Regardless, the matter of religious morality is problematic because even a positive affirmation that a particular religious text forbids a behavior (e.g. "The Bible says it's wrong!") is only a literary observation for those who are not bound by the text. The United States is not (presently) a theocracy; accordingly, what religious scholars and laymen think about morality within the context of religion is interesting but not a matter for legal judgment. That some people would disagree with this point is as discomforting as it is true.

Secular Morality (a.k.a. Disgust)

Not everyone opposed to homosexuality, and by extension to same-sex marriage, necessarily derives his or her moral position from religion. To be sure, virtually everything in the American tradition takes some basis from religion, but many opponents are themselves secular. Secular morality in opposition to homosexuality more often manifests as a complaint against vulgarity -- that is, people who find homosexual acts (including simple displays of affection, like kissing or holding hands) to be discomforting.

In part, discomfort regarding displays of affection is a conditioned response. In helping us understand our own sexuality, many aspects of a largely heterosexual society reinforce the notions of what is normal. Beyond that, however, there is another factor: sex is kinda disgusting.

Think about it! Sexual behavior (including passionate kissing) involves a lot of body parts and fluids that, all things being equal, we should consider pretty gross. When we're sexually aroused, we don't find them gross; actually, we find them really appealing.  But that appeal is part of our hormonal drive, something that overrides what we would otherwise be thinking.

Many people perceive sexuality in a spectrum and respond favorably to other people's arousal.  These people register homosexual acts as sexual even if they do not personally find them arousing, because they empathize with those involved.  Where it manifests, this has the effect of reducing the "yuck" factor. Someone who does not see things that way, unfortunately, is left to consider a homosexual act in an utterly non-sexual context. Disgust in such cases is virtually guaranteed.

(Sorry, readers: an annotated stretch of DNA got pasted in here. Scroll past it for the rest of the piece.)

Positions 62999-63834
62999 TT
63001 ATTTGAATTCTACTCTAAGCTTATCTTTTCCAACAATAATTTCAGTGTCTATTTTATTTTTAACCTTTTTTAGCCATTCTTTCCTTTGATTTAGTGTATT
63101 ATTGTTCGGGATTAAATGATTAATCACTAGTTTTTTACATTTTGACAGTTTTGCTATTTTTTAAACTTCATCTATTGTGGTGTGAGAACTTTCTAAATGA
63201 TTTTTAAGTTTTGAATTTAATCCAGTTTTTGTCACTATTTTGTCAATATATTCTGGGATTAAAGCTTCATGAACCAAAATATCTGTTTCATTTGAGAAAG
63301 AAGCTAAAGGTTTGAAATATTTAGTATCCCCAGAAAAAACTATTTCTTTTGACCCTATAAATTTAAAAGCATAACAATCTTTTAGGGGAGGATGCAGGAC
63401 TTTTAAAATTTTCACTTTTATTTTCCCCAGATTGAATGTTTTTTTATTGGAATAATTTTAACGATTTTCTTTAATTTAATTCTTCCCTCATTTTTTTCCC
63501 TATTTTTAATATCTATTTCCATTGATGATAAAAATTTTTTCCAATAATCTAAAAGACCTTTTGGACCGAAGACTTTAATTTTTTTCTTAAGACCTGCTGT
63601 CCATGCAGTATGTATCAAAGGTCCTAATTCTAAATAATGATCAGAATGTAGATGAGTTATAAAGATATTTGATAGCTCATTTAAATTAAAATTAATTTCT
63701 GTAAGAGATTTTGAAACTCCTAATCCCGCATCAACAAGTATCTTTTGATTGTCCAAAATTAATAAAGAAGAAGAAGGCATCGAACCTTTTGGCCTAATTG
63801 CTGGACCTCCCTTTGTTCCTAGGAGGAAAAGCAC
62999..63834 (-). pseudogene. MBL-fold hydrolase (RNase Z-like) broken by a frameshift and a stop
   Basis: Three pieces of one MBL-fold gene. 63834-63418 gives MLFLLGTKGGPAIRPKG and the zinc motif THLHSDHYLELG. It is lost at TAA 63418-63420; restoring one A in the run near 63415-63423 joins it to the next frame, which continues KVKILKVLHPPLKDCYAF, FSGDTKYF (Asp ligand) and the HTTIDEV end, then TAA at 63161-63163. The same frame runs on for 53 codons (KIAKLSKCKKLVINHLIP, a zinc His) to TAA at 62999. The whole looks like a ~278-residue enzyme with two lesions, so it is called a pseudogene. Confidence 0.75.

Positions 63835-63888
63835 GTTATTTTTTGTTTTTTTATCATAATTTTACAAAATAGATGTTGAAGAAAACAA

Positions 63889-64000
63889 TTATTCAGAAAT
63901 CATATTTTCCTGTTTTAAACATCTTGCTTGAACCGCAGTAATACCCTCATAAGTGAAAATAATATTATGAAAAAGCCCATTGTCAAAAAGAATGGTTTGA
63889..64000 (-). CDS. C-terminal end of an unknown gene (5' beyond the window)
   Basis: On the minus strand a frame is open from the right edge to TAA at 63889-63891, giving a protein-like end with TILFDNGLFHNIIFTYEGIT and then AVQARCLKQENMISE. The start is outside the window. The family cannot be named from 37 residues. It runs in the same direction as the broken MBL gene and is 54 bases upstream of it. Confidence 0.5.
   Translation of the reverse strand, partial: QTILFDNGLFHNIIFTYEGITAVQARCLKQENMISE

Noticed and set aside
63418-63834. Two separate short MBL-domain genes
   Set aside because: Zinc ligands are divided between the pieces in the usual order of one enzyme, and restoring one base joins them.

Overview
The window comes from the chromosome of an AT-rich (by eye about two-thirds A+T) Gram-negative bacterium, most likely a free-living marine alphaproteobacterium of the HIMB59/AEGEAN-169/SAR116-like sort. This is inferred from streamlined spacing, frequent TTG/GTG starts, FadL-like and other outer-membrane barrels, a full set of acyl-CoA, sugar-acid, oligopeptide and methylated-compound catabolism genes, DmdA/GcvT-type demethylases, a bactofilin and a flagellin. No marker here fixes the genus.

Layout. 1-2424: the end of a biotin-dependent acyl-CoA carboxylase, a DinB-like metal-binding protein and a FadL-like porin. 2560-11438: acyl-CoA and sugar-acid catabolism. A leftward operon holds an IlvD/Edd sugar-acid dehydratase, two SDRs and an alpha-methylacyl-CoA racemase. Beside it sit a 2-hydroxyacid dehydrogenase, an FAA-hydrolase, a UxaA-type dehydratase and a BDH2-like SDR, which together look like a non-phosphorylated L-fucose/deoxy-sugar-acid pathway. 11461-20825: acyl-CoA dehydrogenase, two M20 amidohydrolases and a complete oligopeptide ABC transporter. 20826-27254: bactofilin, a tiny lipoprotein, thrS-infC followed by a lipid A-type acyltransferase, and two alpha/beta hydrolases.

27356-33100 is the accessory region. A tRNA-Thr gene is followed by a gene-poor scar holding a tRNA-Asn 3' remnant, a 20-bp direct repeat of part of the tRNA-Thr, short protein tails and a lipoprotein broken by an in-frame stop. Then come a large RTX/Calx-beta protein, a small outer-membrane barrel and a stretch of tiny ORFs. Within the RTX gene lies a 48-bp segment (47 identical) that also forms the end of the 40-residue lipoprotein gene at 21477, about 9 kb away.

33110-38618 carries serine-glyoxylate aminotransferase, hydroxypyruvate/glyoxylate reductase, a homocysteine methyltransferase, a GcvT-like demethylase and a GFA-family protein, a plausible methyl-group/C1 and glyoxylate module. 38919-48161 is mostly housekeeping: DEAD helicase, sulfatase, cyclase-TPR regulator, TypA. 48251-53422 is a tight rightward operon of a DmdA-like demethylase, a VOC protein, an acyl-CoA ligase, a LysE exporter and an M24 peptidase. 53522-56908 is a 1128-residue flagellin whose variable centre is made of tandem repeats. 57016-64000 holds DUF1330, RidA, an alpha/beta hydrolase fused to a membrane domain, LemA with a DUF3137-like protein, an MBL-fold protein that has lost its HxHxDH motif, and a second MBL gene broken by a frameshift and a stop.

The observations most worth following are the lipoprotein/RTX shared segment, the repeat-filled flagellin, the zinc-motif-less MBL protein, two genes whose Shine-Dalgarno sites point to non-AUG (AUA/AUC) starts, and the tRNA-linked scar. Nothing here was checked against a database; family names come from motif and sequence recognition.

Let's be clear: there is nothing that homosexual partners do with one another sexually that is not also done by at least a significant minority of heterosexual partners. If your opposition to homosexuality is part of a generally puritanical view with regards to sex in general, this does nothing to help your outlook (since you view most people as sexually immoral). For true secularists, though, remembering this point may help develop a bit of empathy.

But don't expect too much of yourself.  Bottom line: if you're susceptible to it, the "yuck" factor is pretty much beyond your control. That's okay, because there's a limit to how much "affection" is acceptable in publicy, regardless of the genders involved.  Remember, some people may find whatever you are doing to be unattractive too.  It's called "tolerance" for a reason.


A significant minority of Americans takes no issue with homosexuality but is uncomfortable with redefining the term "marriage." Throughout much of human history and across a broad range of societies, marriage has been defined as a contracted relationship between one man and one woman. (Your mind might jump to polygamy as a counter-example, but in most polygamous societies, each marriage was traditionally an entirely separate contract.)

The reason for this arrangement was not moral but legal: societies have always grappled with the transfer of generational wealth, and the creation of legal unions distinguished between those children who had claim to inherent and those who did not. Some polygamous societies shunned homosexuality, but others embraced it, and even in those societies, same-sex marriages were typically not performed because their potential to produce children was nil.

Modern marriage is very different from the ancient model:
  • People may marry without any inclination to have children, particularly noteworthy since we now have effective means to actually prevent conception;
  • Arrangements for marriage are now personal rather than a manifestation of alliance between families negotiated on the basis of dowries or other financial incentives; and
  • Men and women are equal participants rather than women being equivalent to a form of property.
Based on these differences, one can plausibly argue that marriage already has changed so much as to render the connection to history of much less importance than is assumed. In other words, we are not marrying the way that people did a thousand years ago in any measurable way other than gender role so why hold that particular point as important?

Nonetheless, we cannot ignore that history plays a role in marriage, and if we accept that marriage is a legal matter and not a matter of morality, we must accept that changing the definition may have unintended consequences. Specifically, we should consider how changing marriage to include same-sex couples will impact restrictions on polygamy.